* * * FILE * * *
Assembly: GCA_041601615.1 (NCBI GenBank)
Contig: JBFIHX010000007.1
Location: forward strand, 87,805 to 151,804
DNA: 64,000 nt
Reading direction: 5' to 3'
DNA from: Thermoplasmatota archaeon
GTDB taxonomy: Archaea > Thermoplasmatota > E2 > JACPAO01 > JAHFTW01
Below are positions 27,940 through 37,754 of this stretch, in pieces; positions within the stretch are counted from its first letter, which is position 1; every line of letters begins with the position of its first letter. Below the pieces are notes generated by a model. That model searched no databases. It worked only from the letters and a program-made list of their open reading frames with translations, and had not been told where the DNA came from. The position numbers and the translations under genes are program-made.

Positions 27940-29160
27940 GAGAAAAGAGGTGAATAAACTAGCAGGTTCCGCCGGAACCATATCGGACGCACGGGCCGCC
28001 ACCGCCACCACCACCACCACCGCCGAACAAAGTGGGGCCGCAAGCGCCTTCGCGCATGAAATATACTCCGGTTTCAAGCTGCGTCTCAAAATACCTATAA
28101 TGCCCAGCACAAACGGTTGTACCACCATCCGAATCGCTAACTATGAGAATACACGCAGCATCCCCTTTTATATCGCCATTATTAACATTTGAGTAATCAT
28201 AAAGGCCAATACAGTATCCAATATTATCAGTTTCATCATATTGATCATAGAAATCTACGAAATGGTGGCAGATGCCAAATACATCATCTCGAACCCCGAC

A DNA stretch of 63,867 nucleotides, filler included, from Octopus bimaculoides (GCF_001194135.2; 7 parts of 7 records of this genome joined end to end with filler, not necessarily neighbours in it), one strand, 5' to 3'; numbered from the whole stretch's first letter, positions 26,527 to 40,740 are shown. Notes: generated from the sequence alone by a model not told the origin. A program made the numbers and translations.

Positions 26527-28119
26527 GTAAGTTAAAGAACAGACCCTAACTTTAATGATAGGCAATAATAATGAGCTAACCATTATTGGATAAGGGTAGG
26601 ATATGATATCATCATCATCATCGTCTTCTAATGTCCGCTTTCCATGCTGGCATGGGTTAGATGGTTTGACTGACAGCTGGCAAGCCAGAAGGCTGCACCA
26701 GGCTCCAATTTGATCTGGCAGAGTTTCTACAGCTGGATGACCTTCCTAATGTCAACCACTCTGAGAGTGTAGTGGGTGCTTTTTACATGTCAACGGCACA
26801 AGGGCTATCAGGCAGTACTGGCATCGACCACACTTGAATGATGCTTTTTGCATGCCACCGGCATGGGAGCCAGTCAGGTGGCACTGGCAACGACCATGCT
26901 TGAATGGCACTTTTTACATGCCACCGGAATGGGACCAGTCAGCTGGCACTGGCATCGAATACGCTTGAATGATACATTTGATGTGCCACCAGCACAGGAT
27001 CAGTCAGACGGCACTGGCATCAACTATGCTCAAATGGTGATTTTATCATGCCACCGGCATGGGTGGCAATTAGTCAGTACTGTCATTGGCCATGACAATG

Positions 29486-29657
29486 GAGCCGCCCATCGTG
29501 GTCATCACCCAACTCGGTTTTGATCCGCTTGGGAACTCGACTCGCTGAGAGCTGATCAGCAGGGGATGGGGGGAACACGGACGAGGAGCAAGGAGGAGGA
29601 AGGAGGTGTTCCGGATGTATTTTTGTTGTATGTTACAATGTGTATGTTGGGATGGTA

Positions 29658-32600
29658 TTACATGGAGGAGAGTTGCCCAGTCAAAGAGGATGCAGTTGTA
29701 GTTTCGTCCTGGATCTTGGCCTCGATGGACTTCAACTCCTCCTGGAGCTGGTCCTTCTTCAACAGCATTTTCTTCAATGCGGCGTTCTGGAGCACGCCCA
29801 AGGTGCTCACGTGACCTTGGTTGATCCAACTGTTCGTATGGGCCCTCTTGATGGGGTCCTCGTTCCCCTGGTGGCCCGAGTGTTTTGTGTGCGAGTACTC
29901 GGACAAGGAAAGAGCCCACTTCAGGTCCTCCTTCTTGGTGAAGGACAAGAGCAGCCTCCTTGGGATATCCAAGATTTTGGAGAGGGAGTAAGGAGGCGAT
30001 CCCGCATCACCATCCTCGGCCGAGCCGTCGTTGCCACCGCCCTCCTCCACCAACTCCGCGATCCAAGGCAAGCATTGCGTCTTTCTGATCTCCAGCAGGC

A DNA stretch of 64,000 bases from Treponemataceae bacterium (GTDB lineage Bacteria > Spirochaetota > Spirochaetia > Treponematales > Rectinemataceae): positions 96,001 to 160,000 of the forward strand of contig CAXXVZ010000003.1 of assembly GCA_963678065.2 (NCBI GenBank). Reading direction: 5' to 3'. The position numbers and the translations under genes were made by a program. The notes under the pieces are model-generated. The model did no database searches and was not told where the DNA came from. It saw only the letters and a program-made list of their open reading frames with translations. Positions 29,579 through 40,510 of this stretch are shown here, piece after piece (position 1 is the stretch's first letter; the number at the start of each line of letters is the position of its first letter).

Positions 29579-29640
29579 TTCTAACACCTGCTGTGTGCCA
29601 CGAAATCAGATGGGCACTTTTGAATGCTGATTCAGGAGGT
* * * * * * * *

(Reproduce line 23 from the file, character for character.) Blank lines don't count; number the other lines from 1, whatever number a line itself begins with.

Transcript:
29486 GAGCCGCCCATCGTG